Organon (OGN), which was spun out from Merck (MRK) in 2021, describes itself as a global healthcare company with a focus on improving the health of women, explains Gordon Pape, editor of The Income Investor.

It has a portfolio of more than 60 medicines across a range of therapeutic areas, led by its established products division. Featured are such drugs as asthma medication Singulair and cholesterol drug Azotet, which accounts for two-thirds of its $6.3 billion in revenues.

This is supported by its women's health division (25% of revenues) and its biosimilars division. Its range of products produce strong cash flows that support innovation and future growth opportunities. It employs 10,000 people and is headquartered in Jersey City, NJ.

Since being spun off from Merck two years ago, the stock has declined, as its small market capitalization of $4.4 billion and relatively low revenue growth have led to its being neglected. The shares are down 28% in the last year.

Organon reported revenue of $1.61 billion in the second quarter ended June 30, up 1% year-over-year and 4% sequentially. Net income was $242 million, up 4% year-over-year and 37% sequentially. Its women's heath sales were up 8% year-over-year, to $438 million, led by a 12% gain in the sales of reversible contraceptive Nexplanon.

Its biosimilars division saw a 14% increase in sales, to $135 million, led by sales of Renflexix, a biosimilar to Remicade, from Johnson & Johnson (JNJ). Organon also raised its sales guidance to between $6.25 and $6.45 billion, up from $6.2 billion in 2022.

Organon has been neglected since its spinoff and as a result is very cheap (selling at seven times 2023's forecast earnings). It has a high and sustainable dividend yield. Its big portfolio of biosimilars includes Hadlima, a biosimilar to blockbuster Humira, made by Abbvie (ABBV).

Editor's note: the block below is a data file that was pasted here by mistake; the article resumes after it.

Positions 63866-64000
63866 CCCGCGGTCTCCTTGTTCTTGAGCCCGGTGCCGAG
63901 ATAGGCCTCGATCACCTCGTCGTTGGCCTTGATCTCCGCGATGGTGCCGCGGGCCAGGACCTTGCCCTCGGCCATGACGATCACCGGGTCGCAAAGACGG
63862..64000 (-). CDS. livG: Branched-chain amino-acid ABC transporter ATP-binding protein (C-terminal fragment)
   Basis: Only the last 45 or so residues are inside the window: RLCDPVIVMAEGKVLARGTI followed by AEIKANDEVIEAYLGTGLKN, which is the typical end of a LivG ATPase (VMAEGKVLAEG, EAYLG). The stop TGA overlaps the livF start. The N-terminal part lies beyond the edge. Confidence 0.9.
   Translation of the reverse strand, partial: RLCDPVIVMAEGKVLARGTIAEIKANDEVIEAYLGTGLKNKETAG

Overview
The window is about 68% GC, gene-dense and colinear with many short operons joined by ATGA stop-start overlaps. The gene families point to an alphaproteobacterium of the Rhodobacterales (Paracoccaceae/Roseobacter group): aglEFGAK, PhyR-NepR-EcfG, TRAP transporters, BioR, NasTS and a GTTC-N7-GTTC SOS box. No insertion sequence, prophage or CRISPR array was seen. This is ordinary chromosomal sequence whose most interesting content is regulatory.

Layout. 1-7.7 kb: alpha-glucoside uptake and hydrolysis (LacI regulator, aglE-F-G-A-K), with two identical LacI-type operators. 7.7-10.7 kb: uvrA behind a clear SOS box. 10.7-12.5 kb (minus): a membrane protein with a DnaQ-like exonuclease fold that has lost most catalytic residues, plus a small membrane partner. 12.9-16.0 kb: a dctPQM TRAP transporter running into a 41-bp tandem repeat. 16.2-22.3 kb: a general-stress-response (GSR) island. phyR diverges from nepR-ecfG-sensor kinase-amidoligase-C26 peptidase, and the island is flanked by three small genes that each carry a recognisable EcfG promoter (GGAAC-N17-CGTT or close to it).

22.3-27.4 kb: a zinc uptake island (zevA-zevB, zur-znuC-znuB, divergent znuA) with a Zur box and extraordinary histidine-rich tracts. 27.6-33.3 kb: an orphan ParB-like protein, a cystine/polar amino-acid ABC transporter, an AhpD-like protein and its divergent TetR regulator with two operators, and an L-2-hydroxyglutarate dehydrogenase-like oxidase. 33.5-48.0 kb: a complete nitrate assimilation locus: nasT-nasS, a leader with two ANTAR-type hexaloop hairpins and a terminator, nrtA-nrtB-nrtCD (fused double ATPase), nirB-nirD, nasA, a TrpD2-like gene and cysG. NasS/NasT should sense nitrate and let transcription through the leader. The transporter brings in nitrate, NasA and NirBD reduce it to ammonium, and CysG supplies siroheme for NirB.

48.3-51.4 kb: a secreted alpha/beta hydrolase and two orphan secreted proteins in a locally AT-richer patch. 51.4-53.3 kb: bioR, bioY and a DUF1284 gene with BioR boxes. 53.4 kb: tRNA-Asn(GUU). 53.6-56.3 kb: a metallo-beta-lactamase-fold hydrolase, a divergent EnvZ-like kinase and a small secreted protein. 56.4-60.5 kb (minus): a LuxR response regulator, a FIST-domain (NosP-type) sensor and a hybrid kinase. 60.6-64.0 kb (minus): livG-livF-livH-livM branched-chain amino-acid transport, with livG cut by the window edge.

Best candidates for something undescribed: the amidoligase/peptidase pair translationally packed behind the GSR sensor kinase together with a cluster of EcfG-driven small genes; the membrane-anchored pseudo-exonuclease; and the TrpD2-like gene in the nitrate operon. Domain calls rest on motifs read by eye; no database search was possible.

Organon and partner Samsung Bioepis launched it in July and priced it at 85% less than Humira. Most of its pipeline is made up of early stage candidates, which means it has potential for long-term growth.

The company has paid a dividend of $0.28 a quarter since being spun off from Merck. This is equivalent to a yield of 7.2% after the stock's 28% decline over the last year. The continued small (1%-2% annual) decline in Organon's established products may accelerate, although their revenues have proven stable over the last few years.

Organon's biosimilars may not enjoy as great a success as Hadlima and growth may be lower than expected, although Organon's very low valuation provides some protection. Organon has not raised its dividend since being spun off, but the present yield is attractive even without any growth.

Organon is a well-regarded pharmaceutical company with strength in women's health and biosimilars areas that should see continued growth while providing a low valuation and a high and sustainable dividend.It is suitable for conservative investors looking for income with some growth. The stock is a buy at the current price.

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